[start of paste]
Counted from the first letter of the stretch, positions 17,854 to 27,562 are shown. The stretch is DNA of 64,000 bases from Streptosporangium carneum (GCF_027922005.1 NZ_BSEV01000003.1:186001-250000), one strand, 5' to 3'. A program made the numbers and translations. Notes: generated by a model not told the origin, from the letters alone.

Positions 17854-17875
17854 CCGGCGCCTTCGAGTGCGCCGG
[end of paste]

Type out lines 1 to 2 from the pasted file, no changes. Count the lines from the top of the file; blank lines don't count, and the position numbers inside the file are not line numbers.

Counted from the first letter of the stretch, positions 17,854 to 27,562 are shown. The stretch is DNA of 64,000 bases from Streptosporangium carneum (GCF_027922005.1 NZ_BSEV01000003.1:186001-250000), one strand, 5' to 3'. A program made the numbers and translations. Notes: generated by a model not told the origin, from the letters alone.

Positions 17854-17875